(By Ritika Puri)
“There is no way for an entrepreneur to make a living without taking risks, the bigger the risk, the more profit. More specifically, an entrepreneur needs to understand a problem so well that everyone else sees more risk in its solution than the entrepreneur.”
Becoming an entrepreneur is a gamble—on yourself, your idea and your team. After taking the plunge to pursue your own business, the fear of failing can cause you to avoid further risks like testing a new market or borrowing additional capital. But risks like these are integral to building a successful venture, and overcoming your fear of them is a vital step toward growing your business.
Don’t let risk hold you back and cause your business to fold. Instead, manage your emotions by following these practical steps:
Step 1: Embrace risk as part of a job
Mark Organ, founder and CEO of marketing software firm Influitive, started his first company when he was just a teenager. Before founding Influitive, he was the founding CEO of Eloqua, another marketing software giant. As a serial entrepreneur, one of the biggest lessons Organ has learned is that entrepreneurship will always be risky.
“There is no way for an entrepreneur to make a living without taking risks,” Organ explained. “The bigger the risk, the more profit. More specifically, an entrepreneur needs to understand a problem so well that everyone else sees more risk in its solution than the entrepreneur.”
This attitude helped Organ grow Eloqua from a start-up to an industry-leading company in just seven years. In 2012, Oracle purchased Eloqua for $810 million.
“For me, building a business is a systematic process of understanding and mitigating risks,” Organ said.
Step 2: Dig deep into the market
Organ explained that one of the best ways to manage risk is to cultivate a deep understanding of your market.
“I spend a lot of time on the road talking to customers and prospects, observing users, and learning about new disruptive technologies that could affect my product,” Organ said.
“When you hear from enough customers how much they want a particular feature, how much they value it, and the lack of acceptable alternatives, it sure makes it easier to risk a few engineering cycles on a new prototype.”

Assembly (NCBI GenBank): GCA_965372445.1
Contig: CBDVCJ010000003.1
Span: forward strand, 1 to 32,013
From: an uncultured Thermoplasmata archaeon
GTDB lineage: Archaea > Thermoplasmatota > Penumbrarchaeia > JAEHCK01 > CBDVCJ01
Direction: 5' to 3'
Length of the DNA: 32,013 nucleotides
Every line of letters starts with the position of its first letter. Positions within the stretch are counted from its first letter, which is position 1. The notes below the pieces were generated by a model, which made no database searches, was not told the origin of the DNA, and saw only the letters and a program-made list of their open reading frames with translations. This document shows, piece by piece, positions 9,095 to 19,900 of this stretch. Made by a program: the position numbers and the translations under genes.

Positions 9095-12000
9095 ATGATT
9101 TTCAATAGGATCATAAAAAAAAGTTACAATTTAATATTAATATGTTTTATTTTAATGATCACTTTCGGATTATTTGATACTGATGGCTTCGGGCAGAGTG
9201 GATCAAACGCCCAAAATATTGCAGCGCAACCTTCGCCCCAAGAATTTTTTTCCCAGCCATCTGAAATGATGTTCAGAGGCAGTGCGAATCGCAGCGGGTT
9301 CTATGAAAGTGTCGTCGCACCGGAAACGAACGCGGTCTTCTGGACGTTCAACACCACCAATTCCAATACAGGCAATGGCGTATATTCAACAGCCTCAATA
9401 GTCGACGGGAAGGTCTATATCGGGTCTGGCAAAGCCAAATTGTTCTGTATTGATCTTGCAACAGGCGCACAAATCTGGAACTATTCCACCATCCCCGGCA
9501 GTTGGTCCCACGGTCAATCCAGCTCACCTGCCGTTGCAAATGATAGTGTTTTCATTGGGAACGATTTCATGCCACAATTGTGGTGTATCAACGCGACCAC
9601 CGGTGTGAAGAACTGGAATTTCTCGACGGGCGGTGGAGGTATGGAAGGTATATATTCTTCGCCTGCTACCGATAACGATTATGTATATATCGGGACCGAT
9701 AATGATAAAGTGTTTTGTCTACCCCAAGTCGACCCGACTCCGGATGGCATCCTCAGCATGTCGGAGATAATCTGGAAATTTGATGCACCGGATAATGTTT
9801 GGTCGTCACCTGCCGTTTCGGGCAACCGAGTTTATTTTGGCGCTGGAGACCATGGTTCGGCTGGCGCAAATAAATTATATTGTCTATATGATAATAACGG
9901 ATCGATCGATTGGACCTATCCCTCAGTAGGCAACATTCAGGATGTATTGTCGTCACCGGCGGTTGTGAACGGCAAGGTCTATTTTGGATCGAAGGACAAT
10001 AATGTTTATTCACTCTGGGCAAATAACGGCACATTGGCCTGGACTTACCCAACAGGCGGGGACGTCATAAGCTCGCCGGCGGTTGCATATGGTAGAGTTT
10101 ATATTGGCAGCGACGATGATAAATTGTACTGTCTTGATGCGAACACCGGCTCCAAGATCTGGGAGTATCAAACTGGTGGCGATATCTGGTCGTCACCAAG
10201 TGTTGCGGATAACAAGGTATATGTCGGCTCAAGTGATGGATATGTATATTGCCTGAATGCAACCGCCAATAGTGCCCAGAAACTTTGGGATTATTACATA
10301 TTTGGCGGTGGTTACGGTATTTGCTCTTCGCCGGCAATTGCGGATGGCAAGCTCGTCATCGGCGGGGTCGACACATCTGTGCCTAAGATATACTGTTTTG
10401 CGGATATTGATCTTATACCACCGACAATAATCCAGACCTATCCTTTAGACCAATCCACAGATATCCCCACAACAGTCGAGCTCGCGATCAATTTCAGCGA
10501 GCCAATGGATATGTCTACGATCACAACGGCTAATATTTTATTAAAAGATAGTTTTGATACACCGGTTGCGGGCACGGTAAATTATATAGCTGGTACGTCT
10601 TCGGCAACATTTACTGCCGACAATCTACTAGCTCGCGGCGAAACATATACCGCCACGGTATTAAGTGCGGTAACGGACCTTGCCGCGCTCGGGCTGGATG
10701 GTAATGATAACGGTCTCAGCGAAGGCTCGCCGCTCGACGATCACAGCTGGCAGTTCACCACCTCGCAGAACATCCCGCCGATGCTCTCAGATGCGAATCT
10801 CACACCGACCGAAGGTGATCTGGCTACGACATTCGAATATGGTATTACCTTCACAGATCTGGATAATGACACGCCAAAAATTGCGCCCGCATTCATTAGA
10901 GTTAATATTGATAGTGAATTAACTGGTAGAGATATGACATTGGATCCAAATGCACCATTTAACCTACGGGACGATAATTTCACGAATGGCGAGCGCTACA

This type of research is important for avoiding costly mistakes down the road. If you know what your market wants, you can avoid losing money on products, services and features that may fall flat with your audience. By understanding your customer base and assessing your product-to-market fit ahead of time, you can minimize your chances of loss.
Step 3: Be smart about liability
When you start a business, you expose yourself to legal risk. Consulting with an attorney is the best way to identify those potential liabilities and learn how to avoid them.
Work with a lawyer to understand the specific legal risks of your industry and particular situation. This awareness can help you take precautions like forming an LLC, purchasing liability insurance, and conducting a trademark infringement or risk audit. The specific solutions will vary between businesses, but an expert can help you navigate this journey.
Step 4: Start your business while still employed
Cash flow is a major pain point for most new business owners. One of the simplest ways to mitigate the financial risks of starting your own venture is to launch your business while you’re still employed elsewhere.
“Block out nights, mornings and weekends to build the business until you have enough orders to cover 50 percent of your salary,” said Dan Martell, the serial entrepreneur behind Clarity, a platform that connects experienced leaders with new business owners. “This might mean 7pm-11pm most nights, and four hours on Saturday and Sunday. Make progress and build momentum.”
Some additional liability issues can arise from this strategy, so ask your attorney to review the terms of your employment contract. It’s important to make sure that your current employer can’t claim ownership of the work you’re doing on your new business.
Don’t let risk scare you
Overcoming the fear and uncertainty that accompany entrepreneurship is critical for building a successful business.
“The best advice I can give to entrepreneurs is to embrace risk by understanding it [and] to use risk to your advantage,” Organ said. “Entrepreneurs should look for every opportunity to offload risk from the customer onto themselves—and charge a healthy premium for the service.”
Source: Sage Voice, Forbes